John....I find this post (and its comments) refreshing as it addresses the elephant in the room.......which shouldn't be there to begin with. The rush to go out and buy a home.....or get a steal or deal is fading. Instead, what I see is that if and when you purchase..... whether today or in years to come, you will get what you pay for. Then, I would expect Real Estate to return to what it does best, which is a long term valuable hold. At the end of 20-30 years, you have a reliable piggy bank on your hands. People have to live somewhere. Even if your plans change and you have to shift to another location, you can most likely rent out your home instead of selling it as payments are equaling rent amounts in many instances. Of course rental dynamics come into play and professionals can guide you here. The way of Real Estate is is people who are interfering with the process.....

Highest regards.......thank you John

Posted by Richie Alan Naggar, agent & author (people first...then business Ran Right Realty ) over 8 years ago

Great post John.  I think EVERYONE needs to be educated about the big picture. Sellers need to understand that they no longer have the upper hand. RE and Mortgage professionals need to know that they have to add a lot more value to their offering than they've ever done before. 

Posted by Speed Equity® Mortgage Acceleration System, We help your clients Own Their Homes Years Sooner (Speed Equity®) over 8 years ago

Dan & Amy - What we need are jobs--people with jobs buy homes.

Lauren - We're entering a period unlike that of recent decades.

Edward - I agree that: "you have to keep your legs moving in this market"  And while hard work and a good attitude can bring success, in this market it's the difference between success and failure.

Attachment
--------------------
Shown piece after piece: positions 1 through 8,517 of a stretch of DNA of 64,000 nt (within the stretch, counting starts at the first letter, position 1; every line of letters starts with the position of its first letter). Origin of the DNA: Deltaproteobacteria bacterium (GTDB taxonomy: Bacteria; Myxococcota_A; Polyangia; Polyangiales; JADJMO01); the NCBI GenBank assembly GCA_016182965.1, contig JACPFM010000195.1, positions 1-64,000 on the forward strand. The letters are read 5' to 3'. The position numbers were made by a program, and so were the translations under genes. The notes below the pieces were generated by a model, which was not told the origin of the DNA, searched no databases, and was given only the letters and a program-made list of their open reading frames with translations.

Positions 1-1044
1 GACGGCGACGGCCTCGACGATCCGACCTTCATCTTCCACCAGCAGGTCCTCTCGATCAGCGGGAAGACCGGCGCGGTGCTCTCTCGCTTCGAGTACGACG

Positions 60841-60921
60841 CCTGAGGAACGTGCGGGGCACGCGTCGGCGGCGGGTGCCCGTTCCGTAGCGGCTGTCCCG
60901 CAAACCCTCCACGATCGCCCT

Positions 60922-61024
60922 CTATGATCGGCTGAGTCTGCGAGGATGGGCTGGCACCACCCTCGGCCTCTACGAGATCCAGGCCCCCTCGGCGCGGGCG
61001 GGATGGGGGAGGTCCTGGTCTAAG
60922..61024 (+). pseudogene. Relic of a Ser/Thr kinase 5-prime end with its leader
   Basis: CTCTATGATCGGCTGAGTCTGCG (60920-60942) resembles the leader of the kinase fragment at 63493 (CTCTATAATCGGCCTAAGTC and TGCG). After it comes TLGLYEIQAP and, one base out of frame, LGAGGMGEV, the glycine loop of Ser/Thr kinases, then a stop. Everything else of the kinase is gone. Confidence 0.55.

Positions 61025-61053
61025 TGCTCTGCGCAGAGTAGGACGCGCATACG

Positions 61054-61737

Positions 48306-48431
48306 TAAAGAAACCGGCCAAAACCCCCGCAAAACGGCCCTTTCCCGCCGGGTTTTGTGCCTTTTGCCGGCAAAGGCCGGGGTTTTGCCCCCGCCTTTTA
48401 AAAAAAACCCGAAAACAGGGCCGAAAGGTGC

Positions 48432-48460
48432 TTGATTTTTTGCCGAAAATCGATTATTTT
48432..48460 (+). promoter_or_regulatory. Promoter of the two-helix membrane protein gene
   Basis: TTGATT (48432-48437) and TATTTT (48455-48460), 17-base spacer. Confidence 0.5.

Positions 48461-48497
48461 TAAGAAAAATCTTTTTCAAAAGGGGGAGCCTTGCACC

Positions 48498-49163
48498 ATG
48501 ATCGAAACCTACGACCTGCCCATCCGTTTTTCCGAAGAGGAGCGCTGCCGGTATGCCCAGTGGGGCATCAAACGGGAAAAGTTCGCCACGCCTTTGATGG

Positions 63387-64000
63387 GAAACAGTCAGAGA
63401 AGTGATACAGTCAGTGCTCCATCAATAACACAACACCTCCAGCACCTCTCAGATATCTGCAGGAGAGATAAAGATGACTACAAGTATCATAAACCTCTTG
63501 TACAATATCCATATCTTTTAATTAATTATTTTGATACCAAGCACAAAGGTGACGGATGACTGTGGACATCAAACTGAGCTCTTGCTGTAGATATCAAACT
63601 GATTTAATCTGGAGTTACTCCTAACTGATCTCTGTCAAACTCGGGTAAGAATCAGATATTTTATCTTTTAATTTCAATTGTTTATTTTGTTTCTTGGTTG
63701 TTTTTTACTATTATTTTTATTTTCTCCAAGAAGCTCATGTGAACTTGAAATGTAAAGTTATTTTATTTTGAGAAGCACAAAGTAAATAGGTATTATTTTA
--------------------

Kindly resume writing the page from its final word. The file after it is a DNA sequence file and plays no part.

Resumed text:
Jon - The facts are what they are, and we choose how to address them.

Posted by John Mulkey, Housing Guru ( over 8 years ago

John, Around Florida, the market has gone from bad to worse to unsustainable. If prices keeping weakening like this, no one will have any equity to fall back on.

Posted by Judy Chapman (Referral Network of Illinois LLC) over 8 years ago

Oh, I knew I shouldn't have come over here to read this doom and gloom post.

We seem to be doing quite well here in San Diego, which might just prove yet again that all real estate is local. Sales have been up for something like 24 consecutive months, and prices have been up or flat for something like 17 consecutive months.

Unemployment is down, the economy is up, confidence is improving, major appliance purchases are improving, stocks are up, foreclosures have fallen to a three-year low, notices of defaults have also fallen to a thee-year low.

An article in today's paper, coincidentally, says that the same trend is showing up throughout California. John Walsh, President of DataQuick, says the reasons for the decline in defaults and foreclosures is because of "motivated sellers and accommodating lenders."

Gary London, who heads London Group Realty Advisors in San Diego, said that the number agree with "the trends he is seeing in the market."

Out of San Diego County's 85 zip codes, only two had an increase in the number of notices, and both of those have a median home price of $800,000. That's not surprising because here in San Diego the high end market lags by 12-24 months behind the general market.